Univariate analysis showed the following to be associated with death: older age, jaundice, anuria, and hemoptysis (Table 1). Of the initial laboratory findings, neutrophilia, thrombocytopenia, increased blood urea nitrogen, and increased creatinine levels were associated with death. Most patients received antimicrobial drugs (mainly penicillin G) as first-line treatment. Delayed initiation of treatment increased risk for death (Table 2). No patient received prophylactic antimicrobial therapy. Administration of rapid volume replacement therapy and diuretics was associated with death but probably reflected severe renal disease. Only 1 patient received peritoneal dialysis and 1 received mechanical ventilation.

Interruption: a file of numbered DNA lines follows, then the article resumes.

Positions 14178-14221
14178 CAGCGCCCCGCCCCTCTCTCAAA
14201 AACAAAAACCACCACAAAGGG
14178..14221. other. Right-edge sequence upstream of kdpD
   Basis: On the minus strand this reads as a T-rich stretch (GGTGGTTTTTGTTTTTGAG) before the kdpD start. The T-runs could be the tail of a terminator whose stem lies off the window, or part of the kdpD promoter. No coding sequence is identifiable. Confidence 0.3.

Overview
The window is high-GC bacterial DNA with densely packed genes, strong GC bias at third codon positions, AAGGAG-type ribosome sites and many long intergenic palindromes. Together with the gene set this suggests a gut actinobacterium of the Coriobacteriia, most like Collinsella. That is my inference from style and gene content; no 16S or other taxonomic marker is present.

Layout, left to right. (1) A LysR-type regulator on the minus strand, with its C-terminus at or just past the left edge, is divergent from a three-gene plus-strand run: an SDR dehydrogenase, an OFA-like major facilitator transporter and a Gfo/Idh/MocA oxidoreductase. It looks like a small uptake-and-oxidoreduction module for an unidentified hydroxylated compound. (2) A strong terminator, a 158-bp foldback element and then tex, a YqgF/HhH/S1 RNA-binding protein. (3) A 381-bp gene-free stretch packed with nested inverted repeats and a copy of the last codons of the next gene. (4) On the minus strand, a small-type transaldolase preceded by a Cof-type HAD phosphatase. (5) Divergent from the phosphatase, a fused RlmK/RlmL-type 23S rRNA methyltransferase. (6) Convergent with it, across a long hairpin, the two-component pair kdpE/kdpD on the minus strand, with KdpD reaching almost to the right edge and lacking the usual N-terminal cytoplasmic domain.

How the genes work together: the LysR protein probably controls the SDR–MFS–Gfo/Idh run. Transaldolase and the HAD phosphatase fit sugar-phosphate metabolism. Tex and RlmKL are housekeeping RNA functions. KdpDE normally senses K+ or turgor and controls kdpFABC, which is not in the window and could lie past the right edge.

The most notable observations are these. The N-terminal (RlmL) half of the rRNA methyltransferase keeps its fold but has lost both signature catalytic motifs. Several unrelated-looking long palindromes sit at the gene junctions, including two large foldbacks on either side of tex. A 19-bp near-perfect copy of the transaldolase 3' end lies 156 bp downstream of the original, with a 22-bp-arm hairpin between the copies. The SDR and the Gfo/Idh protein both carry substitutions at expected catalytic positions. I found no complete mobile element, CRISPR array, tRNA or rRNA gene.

During the outbreak, 2 kinds of rapid diagnostic tests for leptospirosis—Leptospira Serology Kit (Bio-Rad, Marnes-la-Coquette, France) and PanBio IgM ELISA (Panbio Diagnostics, Brisbane, Queensland, Australia)—were available in the hospital, although the number of kits was limited. Plasma collection for additional laboratory confirmation started October 11. Samples were initially stored at –4°C in the hospital laboratory and then frozen at –40°C in the National Reference Laboratory, STD/AIDS Cooperative Central Laboratory, San Lazaro Hospital. In June 2010, microscopic agglutination test (MAT) and PCR were performed in the National Institute of Infectious Diseases, Tokyo, Japan, as described (8,9). A case was defined as laboratory confirmed if 1) specific antibodies were detected with titer >400 or at least a 4-fold increase in reciprocal MAT titer between paired samples, 2) PCR for Leptospira flaB gene was positive for at least 1 blood sample, or 3) rapid diagnostic test result (either test) was positive for at least 1 blood sample.